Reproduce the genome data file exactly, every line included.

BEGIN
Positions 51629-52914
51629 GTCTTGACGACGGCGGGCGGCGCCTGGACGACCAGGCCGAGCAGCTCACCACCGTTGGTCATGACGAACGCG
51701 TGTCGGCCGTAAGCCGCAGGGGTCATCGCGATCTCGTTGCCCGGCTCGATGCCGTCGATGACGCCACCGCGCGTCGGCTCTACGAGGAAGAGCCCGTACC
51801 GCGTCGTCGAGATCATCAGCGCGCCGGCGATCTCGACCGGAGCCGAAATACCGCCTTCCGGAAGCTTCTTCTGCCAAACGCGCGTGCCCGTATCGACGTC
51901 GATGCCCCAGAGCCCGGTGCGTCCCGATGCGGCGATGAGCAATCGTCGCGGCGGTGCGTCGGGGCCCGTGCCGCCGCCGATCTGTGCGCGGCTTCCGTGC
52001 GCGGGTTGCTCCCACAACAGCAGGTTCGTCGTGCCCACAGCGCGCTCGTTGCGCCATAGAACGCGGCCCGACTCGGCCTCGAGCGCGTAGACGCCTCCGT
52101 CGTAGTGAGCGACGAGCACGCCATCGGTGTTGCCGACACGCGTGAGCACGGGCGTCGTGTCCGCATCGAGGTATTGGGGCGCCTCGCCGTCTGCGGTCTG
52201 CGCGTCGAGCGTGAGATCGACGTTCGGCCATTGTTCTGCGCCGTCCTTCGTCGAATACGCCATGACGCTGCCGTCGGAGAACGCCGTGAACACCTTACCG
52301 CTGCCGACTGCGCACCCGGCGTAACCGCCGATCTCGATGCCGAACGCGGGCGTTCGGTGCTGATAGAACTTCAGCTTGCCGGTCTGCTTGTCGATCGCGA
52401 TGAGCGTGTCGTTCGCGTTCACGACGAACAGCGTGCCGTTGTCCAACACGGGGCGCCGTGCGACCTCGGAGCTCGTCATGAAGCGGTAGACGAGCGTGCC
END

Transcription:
Positions 51629-52914
51629 GTCTTGACGACGGCGGGCGGCGCCTGGACGACCAGGCCGAGCAGCTCACCACCGTTGGTCATGACGAACGCG
51701 TGTCGGCCGTAAGCCGCAGGGGTCATCGCGATCTCGTTGCCCGGCTCGATGCCGTCGATGACGCCACCGCGCGTCGGCTCTACGAGGAAGAGCCCGTACC
51801 GCGTCGTCGAGATCATCAGCGCGCCGGCGATCTCGACCGGAGCCGAAATACCGCCTTCCGGAAGCTTCTTCTGCCAAACGCGCGTGCCCGTATCGACGTC
51901 GATGCCCCAGAGCCCGGTGCGTCCCGATGCGGCGATGAGCAATCGTCGCGGCGGTGCGTCGGGGCCCGTGCCGCCGCCGATCTGTGCGCGGCTTCCGTGC
52001 GCGGGTTGCTCCCACAACAGCAGGTTCGTCGTGCCCACAGCGCGCTCGTTGCGCCATAGAACGCGGCCCGACTCGGCCTCGAGCGCGTAGACGCCTCCGT
52101 CGTAGTGAGCGACGAGCACGCCATCGGTGTTGCCGACACGCGTGAGCACGGGCGTCGTGTCCGCATCGAGGTATTGGGGCGCCTCGCCGTCTGCGGTCTG
52201 CGCGTCGAGCGTGAGATCGACGTTCGGCCATTGTTCTGCGCCGTCCTTCGTCGAATACGCCATGACGCTGCCGTCGGAGAACGCCGTGAACACCTTACCG
52301 CTGCCGACTGCGCACCCGGCGTAACCGCCGATCTCGATGCCGAACGCGGGCGTTCGGTGCTGATAGAACTTCAGCTTGCCGGTCTGCTTGTCGATCGCGA
52401 TGAGCGTGTCGTTCGCGTTCACGACGAACAGCGTGCCGTTGTCCAACACGGGGCGCCGTGCGACCTCGGAGCTCGTCATGAAGCGGTAGACGAGCGTGCC